Swiggett's Mill - 2013 Dave Kenton - Milford Museum

Dr. Prettyman passed away in 1904, and his wife Ann Ellen died four years later. They left the property, described as “All that certain Mill Seat and tract of land known as Cedar Creek Mills… having erected thereon a flour mill and a dwelling and outbuildings and containing two acres, more or less, being high land and also the land covered by the pond…” to their children.

Note: A Mill Seat is described as “a suitable place for a water mill. A mill site is the mill seat and the above mill dam.”)

On June 16th, 1908 the eight Prettyman children sold it all to Mitchell Swiggett of Frederica for $4,019.00. Divided eight ways the grown and married Prettyman children would have each received about $502.38, or $14,583 in today’s dollars.

I think it’s very interesting that Swiggett’s large roller mill in Frederica had just burned to the ground on June 10th, only six days before he settled on the Prettyman mill. Hmmmmm?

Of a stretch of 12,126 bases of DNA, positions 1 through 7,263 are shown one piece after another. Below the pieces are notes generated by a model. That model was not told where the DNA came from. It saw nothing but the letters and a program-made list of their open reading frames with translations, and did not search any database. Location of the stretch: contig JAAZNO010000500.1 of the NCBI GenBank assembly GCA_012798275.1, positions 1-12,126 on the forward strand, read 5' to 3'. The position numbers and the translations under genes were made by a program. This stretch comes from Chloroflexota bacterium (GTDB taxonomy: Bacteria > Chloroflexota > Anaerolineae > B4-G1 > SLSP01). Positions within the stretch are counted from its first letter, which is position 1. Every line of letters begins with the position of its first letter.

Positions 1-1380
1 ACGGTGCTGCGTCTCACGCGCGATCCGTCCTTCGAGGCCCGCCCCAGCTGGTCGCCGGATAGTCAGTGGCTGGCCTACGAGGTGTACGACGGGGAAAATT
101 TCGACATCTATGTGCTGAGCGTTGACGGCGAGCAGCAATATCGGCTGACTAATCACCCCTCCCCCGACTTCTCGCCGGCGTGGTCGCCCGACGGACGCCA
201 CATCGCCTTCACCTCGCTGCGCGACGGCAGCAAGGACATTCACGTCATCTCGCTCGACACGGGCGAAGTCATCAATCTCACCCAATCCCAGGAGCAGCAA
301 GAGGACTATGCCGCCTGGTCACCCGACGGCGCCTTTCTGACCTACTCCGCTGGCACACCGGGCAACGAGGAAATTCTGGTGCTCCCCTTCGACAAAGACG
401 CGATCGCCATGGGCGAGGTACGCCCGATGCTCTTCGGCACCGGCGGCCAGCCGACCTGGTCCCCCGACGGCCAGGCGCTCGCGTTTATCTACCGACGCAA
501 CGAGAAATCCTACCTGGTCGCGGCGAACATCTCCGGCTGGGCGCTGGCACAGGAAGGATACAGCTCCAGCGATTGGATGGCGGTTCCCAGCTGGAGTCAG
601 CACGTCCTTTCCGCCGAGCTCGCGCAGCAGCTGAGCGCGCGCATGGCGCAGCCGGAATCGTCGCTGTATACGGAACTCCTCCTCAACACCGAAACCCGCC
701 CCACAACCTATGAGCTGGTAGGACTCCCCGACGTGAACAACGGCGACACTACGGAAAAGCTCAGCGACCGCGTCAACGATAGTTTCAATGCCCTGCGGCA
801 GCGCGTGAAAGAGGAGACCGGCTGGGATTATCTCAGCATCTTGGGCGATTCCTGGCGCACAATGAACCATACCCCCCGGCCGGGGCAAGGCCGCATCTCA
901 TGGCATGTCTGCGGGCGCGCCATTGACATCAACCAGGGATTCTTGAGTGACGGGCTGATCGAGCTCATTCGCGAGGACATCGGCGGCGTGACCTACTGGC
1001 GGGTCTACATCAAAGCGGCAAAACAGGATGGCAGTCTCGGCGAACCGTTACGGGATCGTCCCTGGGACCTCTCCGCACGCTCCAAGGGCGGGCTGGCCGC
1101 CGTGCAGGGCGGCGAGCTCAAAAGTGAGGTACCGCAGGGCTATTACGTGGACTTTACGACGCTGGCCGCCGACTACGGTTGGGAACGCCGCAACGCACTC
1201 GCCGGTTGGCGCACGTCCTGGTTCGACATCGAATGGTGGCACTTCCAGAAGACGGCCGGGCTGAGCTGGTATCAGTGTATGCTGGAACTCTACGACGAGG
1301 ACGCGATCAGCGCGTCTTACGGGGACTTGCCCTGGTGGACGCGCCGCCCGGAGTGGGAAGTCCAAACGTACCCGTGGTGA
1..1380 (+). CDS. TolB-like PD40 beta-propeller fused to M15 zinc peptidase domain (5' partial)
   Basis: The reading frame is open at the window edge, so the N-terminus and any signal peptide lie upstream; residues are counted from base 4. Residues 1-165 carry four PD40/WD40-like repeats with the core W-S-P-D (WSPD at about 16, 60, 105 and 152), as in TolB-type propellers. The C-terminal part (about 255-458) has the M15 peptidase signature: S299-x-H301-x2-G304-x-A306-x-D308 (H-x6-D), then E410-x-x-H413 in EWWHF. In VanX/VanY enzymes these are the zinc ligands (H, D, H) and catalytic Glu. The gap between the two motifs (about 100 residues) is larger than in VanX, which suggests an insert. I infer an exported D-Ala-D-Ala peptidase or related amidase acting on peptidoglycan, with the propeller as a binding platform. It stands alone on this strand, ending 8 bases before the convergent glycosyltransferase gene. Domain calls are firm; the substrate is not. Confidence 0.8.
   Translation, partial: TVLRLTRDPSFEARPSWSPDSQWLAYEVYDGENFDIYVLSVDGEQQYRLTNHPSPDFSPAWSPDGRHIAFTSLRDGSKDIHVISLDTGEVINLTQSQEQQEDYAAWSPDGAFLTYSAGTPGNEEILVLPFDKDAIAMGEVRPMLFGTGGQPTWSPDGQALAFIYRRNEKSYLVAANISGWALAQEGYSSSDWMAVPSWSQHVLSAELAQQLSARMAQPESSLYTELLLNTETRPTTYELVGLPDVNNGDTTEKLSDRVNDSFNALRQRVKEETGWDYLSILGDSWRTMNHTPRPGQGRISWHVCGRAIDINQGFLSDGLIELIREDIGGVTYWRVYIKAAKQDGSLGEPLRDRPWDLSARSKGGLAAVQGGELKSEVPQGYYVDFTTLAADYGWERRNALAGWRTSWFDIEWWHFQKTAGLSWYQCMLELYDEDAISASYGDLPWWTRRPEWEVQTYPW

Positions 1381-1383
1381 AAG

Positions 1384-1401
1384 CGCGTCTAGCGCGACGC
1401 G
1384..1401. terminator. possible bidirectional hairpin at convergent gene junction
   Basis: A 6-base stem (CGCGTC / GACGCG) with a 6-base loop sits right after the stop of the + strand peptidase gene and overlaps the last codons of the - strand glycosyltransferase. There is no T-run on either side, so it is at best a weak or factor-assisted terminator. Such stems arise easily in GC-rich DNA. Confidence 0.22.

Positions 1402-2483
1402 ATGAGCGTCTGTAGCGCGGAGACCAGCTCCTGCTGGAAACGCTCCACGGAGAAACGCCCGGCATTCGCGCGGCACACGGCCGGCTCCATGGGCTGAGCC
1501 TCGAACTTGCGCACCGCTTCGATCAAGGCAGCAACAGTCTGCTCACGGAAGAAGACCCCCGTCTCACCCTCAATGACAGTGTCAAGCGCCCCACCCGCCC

Mitchell & Lizzie Swiggett's home and Swiggett's Mill - 2013 Dave Kenton - Milford Museum

On Aug. 10th 1911 one of Mitchell Swiggett's hands became caught in belting in his mill. First reports on Aug. 11th were that his thumb was smashed, but a September report stated that he had lost the whole hand. Never the less, he operated the mill, perhaps with help, until he died in 1926. His wife Lizzie M. (Clendaniel) Swiggett then took over ownership, but I could find no record of who her miller was. She sold the Cedar Creek Mill in 1945 to John S. Isaacs and the present owners are two brothers who do not live locally. The Old Swiggett Mill still stands near where Rt. 30 crosses Fleatown Road to the West and Pine Haven road to the East.

Swiggett's Mill - June 2021 - Steve Childers



Google Maps

History of Delaware, John Thomas Scharf - 1888

Industries of Delaware, Historical and Discriptive Review - 1880

Dave Kenton - Milford Museum

Milford Museum


It has come to my attention that in my last post I overlooked one of Milford's old mills. I don't know any more about it than what this short article from the Milford Chronicle says. It was located along Front Street where Rite Aid Pharmacy is now, so it obviously wasn't powered by water. Either an engine or an electric motor?

J.F. Wilson Mill, Milford, Delaware - Delaware Public Archives
Wilson's Mill, Milford, DE - Milford Museum


Paul's post next week will be titled;

"Ode to a Wild Rose."